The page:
2.1 Positive impacts of FDI

First, foreign direct investment encourages economic development through an increment of productivity. exports of a country that encourages direct foreign investment are also likely to increase, ceteris paribus. Such impact is due to skill imitation, competition enhancement and technology transfer between firms (Marinova, 2018.). The host country firms benefit from indirect technology transfer that takes place between domestic and foreign business enterprises (Nabende, 2018).  Additionally, local firms can compete more efficiently and confidently in the export markets due to production capability that enhances higher quality commodities giving them higher bargaining power in the international market.  This is possible due to the copying of production and management techniques and the use of better skills in management and production.

There is the issue of exposure too. The host country’s firms gain more exposure to foreign markets after the inception of FDIs in the country. This is because of the induction effect such that during the day to day trade rounds, domestic firms learn more about international markets and thus their expertise on such markets keep growing day in day out. the managers and employees too, acquire better managerial and technical skills. This enhances efficiency increment by domestic firms. The end result of improved firms’ output and export trade can be traced to the country’s GDP growth and economic development (Zekarias, 2016)

The fact that foreign direct investment involves multinational firms is also another merit for a country to embrace FDI. When multinational companies expand their existing markets, the local firms are stimulated to become more efficient by investing in both physical and human capitals. Such a move extends to the employment side by recruiting more labor and promoting labor skill advancement in a bid to enhance higher and efficient production (Pineli, 2017). This too improves resource allocation in the host country by entering markets which may have had many barriers to entry, termed as monopolistic markets. By sliding into new markets, such multinationals force the domestic firms to go for more proficiency in the production in a bid to retain their market shares. This improves the productivity and performance of the local firms, hence contributing to the host country’s GDP. This effect trickles down to the per capita income growth and better livelihood, ceteris paribus.

The labor market is also impacted positively by FDI. When the productivity of domestic firms increases due to technology and skills transfer, the labor wages will also increase. Additionally, an increase in the productivity of a firm increases its profits and cash flow. This translates to need for more growth and therefore more labor may be required. Employment opportunities are available as a result, which is a good thing for a country seeking to grow and develop economically.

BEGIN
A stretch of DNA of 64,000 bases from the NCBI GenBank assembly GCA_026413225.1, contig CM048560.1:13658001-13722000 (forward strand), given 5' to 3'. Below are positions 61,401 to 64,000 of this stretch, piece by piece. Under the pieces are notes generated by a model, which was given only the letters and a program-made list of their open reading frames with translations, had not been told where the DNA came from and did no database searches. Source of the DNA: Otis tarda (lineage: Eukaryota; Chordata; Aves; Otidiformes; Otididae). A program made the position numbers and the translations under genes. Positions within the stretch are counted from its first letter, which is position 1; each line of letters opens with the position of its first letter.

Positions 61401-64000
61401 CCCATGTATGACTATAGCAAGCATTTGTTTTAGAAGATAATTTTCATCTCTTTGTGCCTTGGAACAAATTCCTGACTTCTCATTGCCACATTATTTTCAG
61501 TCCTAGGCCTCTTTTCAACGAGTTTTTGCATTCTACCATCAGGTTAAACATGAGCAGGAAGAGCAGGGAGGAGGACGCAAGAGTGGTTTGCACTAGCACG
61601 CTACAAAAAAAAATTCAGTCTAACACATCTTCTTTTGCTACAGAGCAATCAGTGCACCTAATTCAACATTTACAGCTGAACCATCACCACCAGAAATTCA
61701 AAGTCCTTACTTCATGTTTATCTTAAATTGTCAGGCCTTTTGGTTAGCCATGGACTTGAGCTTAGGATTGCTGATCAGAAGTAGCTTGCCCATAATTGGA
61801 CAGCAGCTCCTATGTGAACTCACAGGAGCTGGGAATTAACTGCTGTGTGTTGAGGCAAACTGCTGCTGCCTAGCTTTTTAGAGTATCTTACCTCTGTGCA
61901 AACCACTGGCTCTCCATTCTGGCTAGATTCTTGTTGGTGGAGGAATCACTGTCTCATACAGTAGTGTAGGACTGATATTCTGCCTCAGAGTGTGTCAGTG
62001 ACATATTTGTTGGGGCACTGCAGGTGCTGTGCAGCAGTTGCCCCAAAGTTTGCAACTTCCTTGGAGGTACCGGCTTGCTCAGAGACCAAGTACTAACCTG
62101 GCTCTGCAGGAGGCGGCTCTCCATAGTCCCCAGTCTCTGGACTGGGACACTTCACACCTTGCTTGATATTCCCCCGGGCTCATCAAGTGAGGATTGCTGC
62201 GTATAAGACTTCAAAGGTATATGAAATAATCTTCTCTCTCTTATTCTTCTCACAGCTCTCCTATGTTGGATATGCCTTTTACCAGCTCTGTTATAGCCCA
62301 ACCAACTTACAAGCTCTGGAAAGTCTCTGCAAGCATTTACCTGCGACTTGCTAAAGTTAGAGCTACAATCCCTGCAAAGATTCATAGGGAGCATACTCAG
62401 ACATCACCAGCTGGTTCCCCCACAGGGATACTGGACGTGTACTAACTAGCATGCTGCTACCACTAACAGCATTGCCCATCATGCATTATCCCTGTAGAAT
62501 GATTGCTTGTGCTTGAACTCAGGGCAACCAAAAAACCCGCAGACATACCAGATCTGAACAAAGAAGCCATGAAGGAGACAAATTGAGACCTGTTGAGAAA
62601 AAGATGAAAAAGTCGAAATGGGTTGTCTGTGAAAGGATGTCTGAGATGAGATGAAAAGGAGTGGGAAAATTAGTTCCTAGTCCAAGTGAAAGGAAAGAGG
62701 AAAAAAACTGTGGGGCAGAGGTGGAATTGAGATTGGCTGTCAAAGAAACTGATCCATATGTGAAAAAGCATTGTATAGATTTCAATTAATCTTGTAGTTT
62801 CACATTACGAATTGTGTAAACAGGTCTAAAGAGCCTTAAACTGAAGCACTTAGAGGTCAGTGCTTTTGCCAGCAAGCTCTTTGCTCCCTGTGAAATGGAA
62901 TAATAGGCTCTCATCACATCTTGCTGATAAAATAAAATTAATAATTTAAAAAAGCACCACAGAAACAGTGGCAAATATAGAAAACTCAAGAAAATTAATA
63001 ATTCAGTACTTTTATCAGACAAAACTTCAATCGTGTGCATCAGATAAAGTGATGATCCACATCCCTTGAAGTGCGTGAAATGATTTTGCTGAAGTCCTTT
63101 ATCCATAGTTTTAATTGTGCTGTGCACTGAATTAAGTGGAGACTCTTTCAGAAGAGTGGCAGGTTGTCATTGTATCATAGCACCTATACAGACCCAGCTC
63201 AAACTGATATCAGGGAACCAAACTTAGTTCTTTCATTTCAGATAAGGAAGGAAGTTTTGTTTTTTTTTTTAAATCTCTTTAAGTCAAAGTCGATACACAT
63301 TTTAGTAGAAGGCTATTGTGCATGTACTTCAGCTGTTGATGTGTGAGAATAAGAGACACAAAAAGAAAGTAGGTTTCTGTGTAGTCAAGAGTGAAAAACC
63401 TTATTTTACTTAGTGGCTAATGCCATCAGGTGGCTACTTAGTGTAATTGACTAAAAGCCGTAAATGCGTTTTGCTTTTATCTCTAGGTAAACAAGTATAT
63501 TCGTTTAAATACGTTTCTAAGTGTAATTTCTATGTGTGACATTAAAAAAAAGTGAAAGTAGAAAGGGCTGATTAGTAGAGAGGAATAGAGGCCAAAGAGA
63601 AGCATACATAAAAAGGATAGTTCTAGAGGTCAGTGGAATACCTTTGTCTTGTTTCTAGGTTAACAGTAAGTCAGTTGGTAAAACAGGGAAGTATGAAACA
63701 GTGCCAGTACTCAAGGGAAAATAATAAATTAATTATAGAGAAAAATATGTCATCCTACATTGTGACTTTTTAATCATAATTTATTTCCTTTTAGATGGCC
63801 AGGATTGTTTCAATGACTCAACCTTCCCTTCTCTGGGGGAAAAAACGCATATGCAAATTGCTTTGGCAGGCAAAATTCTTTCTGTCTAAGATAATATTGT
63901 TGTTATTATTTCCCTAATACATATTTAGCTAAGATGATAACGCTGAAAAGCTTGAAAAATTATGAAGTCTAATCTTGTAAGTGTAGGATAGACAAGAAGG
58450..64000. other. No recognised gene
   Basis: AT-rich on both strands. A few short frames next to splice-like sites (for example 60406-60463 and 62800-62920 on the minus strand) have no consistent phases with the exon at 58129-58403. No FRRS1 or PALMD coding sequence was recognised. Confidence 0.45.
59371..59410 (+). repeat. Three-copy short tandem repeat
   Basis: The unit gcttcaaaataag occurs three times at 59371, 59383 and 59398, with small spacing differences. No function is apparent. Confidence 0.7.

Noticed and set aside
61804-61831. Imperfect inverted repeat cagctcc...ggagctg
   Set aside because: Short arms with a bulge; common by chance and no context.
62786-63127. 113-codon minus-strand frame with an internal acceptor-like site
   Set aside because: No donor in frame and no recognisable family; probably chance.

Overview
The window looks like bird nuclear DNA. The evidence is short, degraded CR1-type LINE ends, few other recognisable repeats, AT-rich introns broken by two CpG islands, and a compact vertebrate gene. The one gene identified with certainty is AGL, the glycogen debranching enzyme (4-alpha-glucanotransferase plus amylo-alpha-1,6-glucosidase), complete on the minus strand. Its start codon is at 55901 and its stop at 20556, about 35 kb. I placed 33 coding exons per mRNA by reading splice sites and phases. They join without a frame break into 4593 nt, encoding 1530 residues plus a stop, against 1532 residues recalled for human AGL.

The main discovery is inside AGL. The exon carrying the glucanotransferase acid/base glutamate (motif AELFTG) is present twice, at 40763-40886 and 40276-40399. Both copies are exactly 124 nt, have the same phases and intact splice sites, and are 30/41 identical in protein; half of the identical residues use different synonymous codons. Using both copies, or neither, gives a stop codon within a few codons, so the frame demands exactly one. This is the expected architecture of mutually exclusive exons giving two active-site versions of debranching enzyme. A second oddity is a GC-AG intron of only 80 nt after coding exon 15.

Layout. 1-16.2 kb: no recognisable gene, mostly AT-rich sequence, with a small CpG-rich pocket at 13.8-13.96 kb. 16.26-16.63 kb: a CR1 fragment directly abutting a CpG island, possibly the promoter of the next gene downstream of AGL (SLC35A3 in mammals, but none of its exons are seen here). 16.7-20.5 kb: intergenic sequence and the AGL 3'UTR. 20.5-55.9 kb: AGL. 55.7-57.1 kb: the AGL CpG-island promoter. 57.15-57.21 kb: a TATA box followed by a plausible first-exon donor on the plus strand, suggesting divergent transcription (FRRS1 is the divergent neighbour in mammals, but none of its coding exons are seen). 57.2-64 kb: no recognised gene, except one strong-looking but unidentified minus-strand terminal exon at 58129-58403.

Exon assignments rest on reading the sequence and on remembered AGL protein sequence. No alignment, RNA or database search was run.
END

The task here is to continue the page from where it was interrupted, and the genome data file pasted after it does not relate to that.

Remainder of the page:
The revenue of the host country is also boosted. The effect of FDI flows all the way to increment in productivity in industrial firms, productivity by households and all the other involved economic stakeholders. This has a long-run effect of increasing the revenue of the host country through taxes. FDI also enhances the strengthening of a country’s exchange rates. The reason is that the more foreign direct investments there are in a country, the more likely it is that other countries have a higher demand for the currency of such a country (Abbas, 2016).

  • Negative impacts of FDI on the host country

Foreign direct investment has a number of demerits on the economy of the host country. It comes with hampering of market controls due to the influx of firms and trade in the economy. As more and more foreign companies are invited into the market, the market structure deteriorates. It results in higher concentration levels in the economy which makes it difficult to control.  It also has a disadvantage due to environmental degradation. (Uctum, 2016). Companies have shifted to developing countries due to the increase in global trade competition. They have shifted their production bases in less developed countries. The investor firms engage in production activities such as food processing, mining, and refinery. Such activities have negative effects on the environment of the host country. Another impact is on technology. FDI has a negative effect on technology in the host company in that the technology borrowed may not be compatible with the conditions and situations in the country (Atta, 2016). For instance, if a country such as Kenya being labor-intensive invites a multinational firm from the United States, which is capital-intensive, Kenyans may suffer through the loss of jobs if Kenyan firms adopted the capital-intensive approaches of production. In addition, the laborers of the host country may not be comfortable with the foreign policies and customs of the investor employers. For instance, such FDI-born firms take advantage of the host-citizens and mistreat them through low wages, a lot of workloads and having them work on a 24/7 schedule. This they do in a bid to reduce their operational costs so as to maintain or grow their profits. The debt crisis cases such as the Kenyan case is another negative effect of FDI on the host country. China has been on the limelight for this blame (Onjala, 2018).

3.0 Effect of FDI on globalization.

Foreign direct investment enhances international relations. FDI is viewed as one of the drivers of globalization. More foreign direct investment for a country means more involvement and transaction with the global market. An increase of FDI in a country increases its GDP and consequently implies a greater share in the international trade (Doytch, 2016).

4.0 Conclusion

Foreign direct investment (FDI) has significant impacts on the economic variables and aggregates of the host country. The economic growth levels and development in terms of employment creation, better production techniques and the general output of a country can really be impacted by the level of foreign direct investments in such a country. The conclusion on whether the negatives outweigh the positive impacts lie on the evaluation of a specific country since different countries are affected differently by FDI.